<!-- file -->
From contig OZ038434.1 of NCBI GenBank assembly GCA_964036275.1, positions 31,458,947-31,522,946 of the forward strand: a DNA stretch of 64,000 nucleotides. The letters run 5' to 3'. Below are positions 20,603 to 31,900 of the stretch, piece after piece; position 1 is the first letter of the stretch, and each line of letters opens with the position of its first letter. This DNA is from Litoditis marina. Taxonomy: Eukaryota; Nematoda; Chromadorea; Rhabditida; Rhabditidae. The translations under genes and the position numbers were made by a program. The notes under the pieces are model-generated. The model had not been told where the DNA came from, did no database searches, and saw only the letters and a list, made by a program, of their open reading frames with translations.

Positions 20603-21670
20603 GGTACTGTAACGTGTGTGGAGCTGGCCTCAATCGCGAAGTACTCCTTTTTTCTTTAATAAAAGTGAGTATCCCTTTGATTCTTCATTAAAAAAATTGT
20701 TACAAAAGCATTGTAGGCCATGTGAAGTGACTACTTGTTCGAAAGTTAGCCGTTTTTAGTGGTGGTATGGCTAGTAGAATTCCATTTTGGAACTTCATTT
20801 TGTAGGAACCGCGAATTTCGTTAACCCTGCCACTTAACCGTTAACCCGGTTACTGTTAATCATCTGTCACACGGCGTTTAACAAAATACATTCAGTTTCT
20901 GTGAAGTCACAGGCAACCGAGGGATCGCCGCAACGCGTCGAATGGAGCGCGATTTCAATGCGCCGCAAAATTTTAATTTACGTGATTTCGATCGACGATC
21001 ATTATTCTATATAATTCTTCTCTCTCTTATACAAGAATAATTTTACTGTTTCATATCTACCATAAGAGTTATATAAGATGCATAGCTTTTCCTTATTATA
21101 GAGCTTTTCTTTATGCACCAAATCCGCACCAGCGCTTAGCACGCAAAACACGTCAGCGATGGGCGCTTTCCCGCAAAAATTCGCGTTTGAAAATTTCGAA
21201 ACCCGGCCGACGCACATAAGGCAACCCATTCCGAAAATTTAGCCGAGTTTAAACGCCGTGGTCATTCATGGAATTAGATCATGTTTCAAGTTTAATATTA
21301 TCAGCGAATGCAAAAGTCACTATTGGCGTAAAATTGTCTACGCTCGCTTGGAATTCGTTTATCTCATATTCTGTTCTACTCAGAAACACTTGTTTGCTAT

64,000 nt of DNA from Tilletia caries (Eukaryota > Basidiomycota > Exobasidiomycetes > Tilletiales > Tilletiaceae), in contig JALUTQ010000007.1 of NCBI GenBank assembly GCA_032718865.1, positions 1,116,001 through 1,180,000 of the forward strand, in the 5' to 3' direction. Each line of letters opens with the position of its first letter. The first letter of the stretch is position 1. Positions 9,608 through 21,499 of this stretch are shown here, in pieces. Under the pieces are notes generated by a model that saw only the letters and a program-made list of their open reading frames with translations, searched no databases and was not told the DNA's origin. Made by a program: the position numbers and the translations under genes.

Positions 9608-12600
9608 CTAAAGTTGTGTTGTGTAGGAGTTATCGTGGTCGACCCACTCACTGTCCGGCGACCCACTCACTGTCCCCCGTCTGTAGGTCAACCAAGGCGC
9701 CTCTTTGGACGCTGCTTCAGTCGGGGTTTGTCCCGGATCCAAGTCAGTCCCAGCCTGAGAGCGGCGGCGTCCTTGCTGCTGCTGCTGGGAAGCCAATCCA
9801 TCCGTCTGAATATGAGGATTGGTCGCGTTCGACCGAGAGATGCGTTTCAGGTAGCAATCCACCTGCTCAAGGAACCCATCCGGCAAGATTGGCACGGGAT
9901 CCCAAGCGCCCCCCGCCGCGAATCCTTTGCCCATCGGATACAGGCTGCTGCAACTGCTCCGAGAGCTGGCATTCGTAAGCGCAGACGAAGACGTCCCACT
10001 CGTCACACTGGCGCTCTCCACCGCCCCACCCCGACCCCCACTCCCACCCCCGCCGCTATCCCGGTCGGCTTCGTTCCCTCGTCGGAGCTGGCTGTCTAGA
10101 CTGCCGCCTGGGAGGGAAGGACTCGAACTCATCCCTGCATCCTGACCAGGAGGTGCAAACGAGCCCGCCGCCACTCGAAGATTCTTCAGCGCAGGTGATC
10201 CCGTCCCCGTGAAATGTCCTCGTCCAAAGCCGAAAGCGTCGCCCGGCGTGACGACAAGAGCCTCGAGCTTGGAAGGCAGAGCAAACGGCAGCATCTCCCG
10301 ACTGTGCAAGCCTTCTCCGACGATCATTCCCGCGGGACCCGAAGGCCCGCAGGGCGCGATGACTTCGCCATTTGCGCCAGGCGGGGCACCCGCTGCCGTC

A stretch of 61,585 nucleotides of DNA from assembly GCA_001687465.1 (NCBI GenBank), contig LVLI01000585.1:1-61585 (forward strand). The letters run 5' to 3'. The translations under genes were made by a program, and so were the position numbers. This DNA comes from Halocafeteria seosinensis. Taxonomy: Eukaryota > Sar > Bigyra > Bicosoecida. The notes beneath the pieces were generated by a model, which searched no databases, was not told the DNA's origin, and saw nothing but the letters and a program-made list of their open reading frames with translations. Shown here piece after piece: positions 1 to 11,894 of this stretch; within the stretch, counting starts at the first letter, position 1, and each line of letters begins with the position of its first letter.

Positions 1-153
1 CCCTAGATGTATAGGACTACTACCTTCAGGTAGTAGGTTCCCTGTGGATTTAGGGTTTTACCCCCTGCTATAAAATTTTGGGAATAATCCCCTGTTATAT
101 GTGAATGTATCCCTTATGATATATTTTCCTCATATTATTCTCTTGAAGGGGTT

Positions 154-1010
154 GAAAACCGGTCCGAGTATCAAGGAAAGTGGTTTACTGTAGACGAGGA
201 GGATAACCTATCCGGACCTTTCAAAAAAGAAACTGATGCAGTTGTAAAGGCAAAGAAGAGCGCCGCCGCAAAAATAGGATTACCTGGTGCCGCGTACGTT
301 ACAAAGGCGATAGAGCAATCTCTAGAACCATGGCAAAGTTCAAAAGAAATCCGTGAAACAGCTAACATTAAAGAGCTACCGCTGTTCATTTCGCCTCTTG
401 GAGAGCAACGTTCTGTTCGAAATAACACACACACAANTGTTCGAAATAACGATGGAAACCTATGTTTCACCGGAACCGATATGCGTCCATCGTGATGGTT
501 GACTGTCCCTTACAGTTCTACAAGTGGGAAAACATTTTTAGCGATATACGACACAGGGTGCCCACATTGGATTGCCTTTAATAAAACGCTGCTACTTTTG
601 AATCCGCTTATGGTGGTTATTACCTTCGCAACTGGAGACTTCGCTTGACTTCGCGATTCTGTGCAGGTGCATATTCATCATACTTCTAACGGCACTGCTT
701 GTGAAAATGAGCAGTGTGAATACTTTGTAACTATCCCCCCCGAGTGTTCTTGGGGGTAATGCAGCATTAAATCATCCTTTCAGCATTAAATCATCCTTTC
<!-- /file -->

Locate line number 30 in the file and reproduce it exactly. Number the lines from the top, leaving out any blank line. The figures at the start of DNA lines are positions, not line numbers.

501 GACTGTCCCTTACAGTTCTACAAGTGGGAAAACATTTTTAGCGATATACGACACAGGGTGCCCACATTGGATTGCCTTTAATAAAACGCTGCTACTTTTG